Avellanet: Generally, if things are going well, it should take two days. If things aren’t going that well, then it is important to develop prioritized ‘to do’ lists, both short- and long-term, and spend a third day planning remedial efforts.

In general, I’d never recommend more than three days for a data integrity audit, in part because a data integrity audit (where you’re just looking at data integrity controls and effectiveness) is so much more detailed than a quality systems audit and you’re looking for things across multiple documents and systems that may not link up. 

PharmTech: How do you prioritize what to focus on?

Avellanet: It’s best to look at typical high-risk areas for standard operating procedures and activities. Inspectors at the United Kingdom’s Medicines and Healthcare products Regulatory Agency (MHRA) have found these general areas to be the most critical:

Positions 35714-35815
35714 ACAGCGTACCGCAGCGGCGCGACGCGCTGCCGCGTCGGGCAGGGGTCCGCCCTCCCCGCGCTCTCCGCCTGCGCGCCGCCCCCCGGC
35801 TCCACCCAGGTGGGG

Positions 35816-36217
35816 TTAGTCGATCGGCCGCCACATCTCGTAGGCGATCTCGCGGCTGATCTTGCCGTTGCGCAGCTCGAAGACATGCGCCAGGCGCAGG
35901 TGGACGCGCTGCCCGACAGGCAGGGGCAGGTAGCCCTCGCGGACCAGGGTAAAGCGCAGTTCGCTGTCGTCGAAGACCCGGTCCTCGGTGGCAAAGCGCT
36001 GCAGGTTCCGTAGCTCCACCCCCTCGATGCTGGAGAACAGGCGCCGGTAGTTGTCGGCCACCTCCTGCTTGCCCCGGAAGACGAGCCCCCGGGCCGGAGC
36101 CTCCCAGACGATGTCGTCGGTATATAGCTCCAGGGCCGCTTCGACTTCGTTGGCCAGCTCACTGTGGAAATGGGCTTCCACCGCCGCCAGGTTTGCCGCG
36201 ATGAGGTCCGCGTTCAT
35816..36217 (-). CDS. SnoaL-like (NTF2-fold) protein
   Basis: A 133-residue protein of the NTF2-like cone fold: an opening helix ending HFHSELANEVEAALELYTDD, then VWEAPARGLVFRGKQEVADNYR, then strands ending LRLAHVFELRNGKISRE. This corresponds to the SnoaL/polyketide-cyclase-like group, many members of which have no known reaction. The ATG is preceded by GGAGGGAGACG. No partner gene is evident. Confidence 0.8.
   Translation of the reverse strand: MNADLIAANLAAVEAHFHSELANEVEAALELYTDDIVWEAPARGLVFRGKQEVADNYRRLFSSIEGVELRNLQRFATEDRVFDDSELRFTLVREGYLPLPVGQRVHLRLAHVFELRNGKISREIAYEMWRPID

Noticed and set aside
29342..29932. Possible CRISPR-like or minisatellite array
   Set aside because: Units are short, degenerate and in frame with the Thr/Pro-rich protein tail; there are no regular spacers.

• Batch release data from manufacturing

  • Long-term stability data

  • Pharmacovigilance and complaint handling

  • Data that come from automated processes associated with direct product production and testing.

Then it will be important to look at training records. .  Once you know there are data integrity issues, parse out what they are and whether they can be combined so that one remediation task can fix several issues.

PharmTech: How should the ‘inspector’ interact with staff during the audit?

Avellanet: There are two styles: good cop, where you tell people what they should look for and ask them to tell you if they don’t have relevant procedures in place, and bad cop, where you rake people over the coals because you don’t trust what they’re going to tell you.